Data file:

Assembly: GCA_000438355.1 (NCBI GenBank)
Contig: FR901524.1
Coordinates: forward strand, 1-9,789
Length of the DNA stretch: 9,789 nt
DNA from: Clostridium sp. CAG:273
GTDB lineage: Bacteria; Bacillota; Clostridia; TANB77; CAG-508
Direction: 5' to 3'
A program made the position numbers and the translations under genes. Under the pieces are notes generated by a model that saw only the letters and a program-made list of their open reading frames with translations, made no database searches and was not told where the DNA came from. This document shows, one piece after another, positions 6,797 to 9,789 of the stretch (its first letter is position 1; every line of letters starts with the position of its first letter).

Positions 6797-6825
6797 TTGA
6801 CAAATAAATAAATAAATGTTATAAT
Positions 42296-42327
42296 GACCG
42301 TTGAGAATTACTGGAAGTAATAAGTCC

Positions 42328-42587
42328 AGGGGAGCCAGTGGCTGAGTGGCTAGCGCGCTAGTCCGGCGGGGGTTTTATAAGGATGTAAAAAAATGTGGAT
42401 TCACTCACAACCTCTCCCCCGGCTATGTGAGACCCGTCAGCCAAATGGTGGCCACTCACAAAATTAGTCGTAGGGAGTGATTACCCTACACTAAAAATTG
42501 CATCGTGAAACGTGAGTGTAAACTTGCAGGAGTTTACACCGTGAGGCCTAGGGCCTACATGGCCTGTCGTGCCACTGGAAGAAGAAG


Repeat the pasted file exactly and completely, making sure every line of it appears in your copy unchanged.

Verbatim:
Assembly: GCA_000438355.1 (NCBI GenBank)
Contig: FR901524.1
Coordinates: forward strand, 1-9,789
Length of the DNA stretch: 9,789 nt
DNA from: Clostridium sp. CAG:273
GTDB lineage: Bacteria; Bacillota; Clostridia; TANB77; CAG-508
Direction: 5' to 3'
A program made the position numbers and the translations under genes. Under the pieces are notes generated by a model that saw only the letters and a program-made list of their open reading frames with translations, made no database searches and was not told where the DNA came from. This document shows, one piece after another, positions 6,797 to 9,789 of the stretch (its first letter is position 1; every line of letters starts with the position of its first letter).

Positions 6797-6825
6797 TTGA
6801 CAAATAAATAAATAAATGTTATAAT
Positions 42296-42327
42296 GACCG
42301 TTGAGAATTACTGGAAGTAATAAGTCC

Positions 42328-42587
42328 AGGGGAGCCAGTGGCTGAGTGGCTAGCGCGCTAGTCCGGCGGGGGTTTTATAAGGATGTAAAAAAATGTGGAT
42401 TCACTCACAACCTCTCCCCCGGCTATGTGAGACCCGTCAGCCAAATGGTGGCCACTCACAAAATTAGTCGTAGGGAGTGATTACCCTACACTAAAAATTG
42501 CATCGTGAAACGTGAGTGTAAACTTGCAGGAGTTTACACCGTGAGGCCTAGGGCCTACATGGCCTGTCGTGCCACTGGAAGAAGAAG